Since I had never before been to India, I left one week before the training event in order to learn as much as I could about this rapidly emerging country, so often compared to China (although in my opinion it is still far behind China). Therefore, I visited New Delhi and then Agra, Jaipur and Udaipur, the three largest cities of what was the land of the most important Maharajas, legendary Rajasthan. The impact with India’s monsoon weather in August is as strong as a punch to the abdomen. The humidity is horrendous and when the sun is shining it feels like it is burning holes in your skin. Delhi is a big, beautiful city with plenty of spacious parks, inevitably compared to London’s. After arriving at night, while driving to our hotel, we noticed the main road connecting the airport to Delhi was often disrupted due to construction of the underground to be completed by 2010. That is the year in which India will host the Commonwealth Games, a very important event that keeps Great Britain linked in sports to its numerous ex-colonies. We could also see that many people sleep on the sidewalks, fully dressed, resting their heads directly on the pavement, not on some straw or a rag, but right on the asphalt. With the light of day, you discover that Delhi is literally divided in two. On one side is the old city with its overcrowded Muslim neighbourhoods made up of shops the size of a small closet, dilapidated houses, filth everywhere, undernourished cows pushed aside by traffic and modern day rickshaws — motorized three-wheelers that normally carry two people, but sometimes you see them with 4 or 5. On the other side is Modern Delhi, made up of glass and concrete buildings like you see all over the world, wide and clean streets, in other words advancing modernization, the symbol of India with its annual 10% GDP growth. The two souls of India, the old and the new, live together admirably, even if the Western world feels a bit uneasy when faced with so much degradation and squalor. However, when talking with the various guides I had and with Indian friends, Indian philosophy comes out, and it is a philosophy that has had considerable influence on famous Western scholars and writers. Basically, everything is written &rdash we might say &rdash meaning that if you are what you are, it is because of you previous “ Karma ” , your past actions. Like it or not, it’s based on your behaviour, your choices. The misfortunes in our present life are the result of actions we committed in the past. If, in this life, you are Brahmino (religious) or Ksatriya (warrior) or a member of one of the 4 basic castes, or even a pariah (casteless) completely depends on your previous lives. Their ancient religion leads Indians to accept the reality that unravels before our eyes, though sometimes we are a bit incredulous. India is the land of Yoga, of Buddhism and of reincarnation. It is the land of religious tolerance, of refusal to use force, as taught by Mahatma Gandhi. India is a highly spiritual country as evidenced by the 330,000 gods that make up the Hindu cosmos, a religion that is as interesting as it is complicated. After visiting the major monuments of Delhi, including the main mosque and the Red Fort (headquarters of the Moghul &rdash Mongols &rdash who invaded India and introduced Islam towards the end of the 1500s, subjugating part of the country for 200 years before the arrival of the English), the parliament building and the Delhi Gate (arch), we moved on to Agra and then to Jaipur, two of the most important cities in Rajasthan. Travelling by car one is able to see the country, its people and the villages, and imagine how they live. We were surprised by the lack of an efficient network of roads. Typically, the roads are very narrow, with one lane in each direction, yet full of traffic and highly dangerous. It takes 5 or 6 hours to cover 200 kilometres. You are continually forced to slow down amidst crazy traffic jams, to which you must always add the danger of an animal in the middle of the road. The villages we passed are rural and very poor. Along the roadside are countless malnourished men who are dirty and dressed in rags. The villages are full of fruit stands, and even modern things, all sold under truly worrisome hygienic conditions. However, one thing catches your eye &rdash the multitude of colours worn by Indian women. The women, always wrapped in colourful sarhis, are very impressive for their poise and elegance. Only once did I see an Indian woman in jeans. After hours and hours of this spectacle of humanity in difficulty, everything becomes natural and is part of a unique reality. In counterbalance to this misery, we see the large roadside billboards which are generally dominated by the Tata brand name. The Tata family, like the Agnellis in Italy, dominates the automobile, insurance and hotel sectors and has such widely dispersed interests that one might wonder if they own almost everything. But they tell me they don’t &rdash that there are other families that are even richer and more famous like the Mittals (London-based world leading steel producer) and Mukesh Ambami (the world’s 5 th richest man) whose Reliance Industries has enormous interests in petroleum and mobile phones. Just a few families control a colossal economic empire. The situation is typical of many Third World countries where very few own almost everything, and the rest scrape to get by. The situation is similar in Russia, China, Mexico and Brazil. Agra, the former capital of the Moghul realm, and Jaipur don’t vary from this picture. The surprising thing about India is that you travel for hours amid squalor and filth and then turn a corner, pass through a gate and it seems like you’ve entered a fairy tale, a new world consisting of fantastic buildings like the Red Fort in Agra, the Taj Mahal (a mausoleum built over 20 years during the 1600s), also in Agra, or the Rambagh Palace in Jaipur. They are authentic wonders with perfectly manicured gardens, very polite and dignified men who receive you dressed like Bengal lancers, and elegant young women wrapped in their incredibly colourful clothes. However, it was in Udaipur, which we reached by air, where we came into contact with the true Hindu soul. Up to that time we were beginning to think that there weren’t many typically Indian things to see. After all, everything we had admired until then had been Muslim art. In fact, while the Maharaja of Jaipur had acquired foreign Moghul relatives through marriage, typical also in European history, the Udaipur Maharaja had always proudly fought the Moghul invaders and he never even recognized English sovereignty. In the area around Udaipur there are magnificent Hindu temples that date back to the 8 th Century. During that same century, Italy was engulfed in the Dark Ages, overrun by barbarians from central Europe. The Hindu temples give you a precise idea of the level of civilization they had reached and it was a pleasant surprise after we had doubted their ability. After this cultural excursion, we left Rajasthan and returned to our primary reason for coming to India &rdash the international training session.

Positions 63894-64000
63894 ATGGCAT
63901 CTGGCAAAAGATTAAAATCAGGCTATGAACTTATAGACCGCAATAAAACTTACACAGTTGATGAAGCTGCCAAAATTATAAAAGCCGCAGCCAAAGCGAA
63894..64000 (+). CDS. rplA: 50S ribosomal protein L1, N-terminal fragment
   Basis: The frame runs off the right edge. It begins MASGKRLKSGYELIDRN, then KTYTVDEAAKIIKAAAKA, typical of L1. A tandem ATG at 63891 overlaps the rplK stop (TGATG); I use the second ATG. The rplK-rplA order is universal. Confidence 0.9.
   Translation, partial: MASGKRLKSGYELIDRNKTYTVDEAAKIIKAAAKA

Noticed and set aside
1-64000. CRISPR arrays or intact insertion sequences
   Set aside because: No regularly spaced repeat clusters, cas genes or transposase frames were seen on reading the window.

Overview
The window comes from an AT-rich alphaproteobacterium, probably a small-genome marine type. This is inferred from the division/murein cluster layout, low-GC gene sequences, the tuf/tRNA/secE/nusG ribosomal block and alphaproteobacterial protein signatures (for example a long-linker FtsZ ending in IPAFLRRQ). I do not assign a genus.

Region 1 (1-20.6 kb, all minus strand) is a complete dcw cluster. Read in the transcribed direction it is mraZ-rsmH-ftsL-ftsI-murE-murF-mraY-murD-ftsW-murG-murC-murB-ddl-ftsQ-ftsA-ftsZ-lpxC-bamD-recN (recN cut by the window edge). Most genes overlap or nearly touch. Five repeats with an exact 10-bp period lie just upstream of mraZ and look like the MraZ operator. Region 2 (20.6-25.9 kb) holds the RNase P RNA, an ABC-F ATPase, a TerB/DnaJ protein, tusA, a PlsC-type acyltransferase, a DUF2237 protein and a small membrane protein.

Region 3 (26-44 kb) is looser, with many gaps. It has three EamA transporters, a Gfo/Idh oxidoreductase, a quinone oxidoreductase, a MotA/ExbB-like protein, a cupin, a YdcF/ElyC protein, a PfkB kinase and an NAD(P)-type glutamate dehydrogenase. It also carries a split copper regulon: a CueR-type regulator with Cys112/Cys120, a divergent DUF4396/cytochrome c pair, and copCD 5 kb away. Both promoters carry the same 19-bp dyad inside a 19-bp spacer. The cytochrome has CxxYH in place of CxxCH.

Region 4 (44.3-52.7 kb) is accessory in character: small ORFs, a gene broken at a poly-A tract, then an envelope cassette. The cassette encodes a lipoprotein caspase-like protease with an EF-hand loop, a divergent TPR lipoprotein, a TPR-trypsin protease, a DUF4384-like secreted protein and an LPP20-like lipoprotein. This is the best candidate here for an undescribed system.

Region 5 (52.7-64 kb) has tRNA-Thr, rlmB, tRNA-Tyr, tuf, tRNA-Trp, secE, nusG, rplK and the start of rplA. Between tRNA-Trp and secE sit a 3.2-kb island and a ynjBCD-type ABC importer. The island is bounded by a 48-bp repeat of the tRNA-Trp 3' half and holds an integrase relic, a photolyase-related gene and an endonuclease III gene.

We flew from Udaipur back to Delhi on then on to Calcutta where we were met at the airport by Harichandan with about 20 associates who literally buried me in rose petals and wreaths of colourful flowers. However, just before leaving for Calcutta, word reached me that Nasser Nassiri, with his Iranian passport, had not succeeded in obtaining his visa in time and therefore could not participate. What a shame, I thought. Now Emanuele Bozzolani will have to do his best to cover for Nassiri as the full contact expert. Bozzolani was beaming when he saw me at the airport. He had arrived from Italy one hour earlier and the idea of this Indian experience excited him. For years he had been following the teachings of a Yoga Guru, so he badly wanted to come to India for a spiritual pilgrimage. Needless to say, he was bursting with joy. The appointment for everybody was the following day when I would lecture about one hundred participants coming from Nepal, Bangladesh, Butan and India on refereeing rules. Some of them came from such remote corners of India that they had taken 5 days to get to Calcutta. I had brought some DVDs and kept the trainees occupied for three hours. The following day they would be involved in the 22 nd Indian Kickboxing Championships, which were being held in a nearby sports complex. After the ritual of posing for group photos, they took us to dinner where we sampled the local cuisine. Actually, I was already accustomed to it, thanks to my previous 8 days in India, but Emanuele’s mouth was aflame. I smiled within myself, unaware of what the consequences would be. Emanuele was now slated as the main instructor for the next day’s technical training, starting at 7 a.m. due to the hot and humid climate. When I fetched him at his hotel I saw before me a bewildered, devastated man in tatters and in pain. “ I spent the night in the toilet and I’ve got a fever, ” the poor guy uttered. The previous night’s dinner was clearly the culprit and his body had literally rejected it. What could we do at this point? No problem I told him. “ Go rest and I’ll manage this thing myself ” . Well, dear friends, I had to retrace my steps and return to teaching, which I had wilfully abandoned 20 years before. We were supposed to hold our course in the same venue with the Indian Championships, but unfortunately a Badminton event had snatched away the structure from under our nose. We were therefore forced to take shelter under the nearby soccer stadium grandstands. A real disaster. I walked up to meet the motley bunch of Indian kickboxers. Not only were they badly dressed but also deprived of the basic safety equipment, including boxing gloves, which you cannot do without in any advanced training. I tried to do my best to pass on the fundamentals of our disciplines of which they were sorely lacking. Thirty years of teaching in my various gyms cannot be forgotten and although I had not donned kickboxing attire with gloves for 20 years, I believe I came across as legit. At least that’s what everybody said. I must admit I still like teaching and its core idea that you are passing on the know-how and spirit needed for our sport to progress. The next day Bozzolani felt much better and along with him we completed our updating course that, as the Indians declared, will become part of their history. We only hope that what we taught will be received by as many as possible and that it becomes a turning point for kickboxing in this vast land with enormous potential. If you don’t lay sturdy foundations you will only get flimsy houses and this law surely applies to any sport. Only through good teachers, capable of transmitting their knowledge, will we ensure good athletes for our future. That’s our firm hope. Obviously this first and historic international kickboxing course cannot be an isolated event. There’s still a lot of work to do in India and we will return there to finish it. The hundreds and hundreds of people who approached, photographed and almost idolized us are asking for it. Incredible but true, they have elected us as their “ gurus ” (those who transmit their knowledge to others). This time we proved to be the Gurus.

Go to the Album to see the principal photos of this course in Calcutta.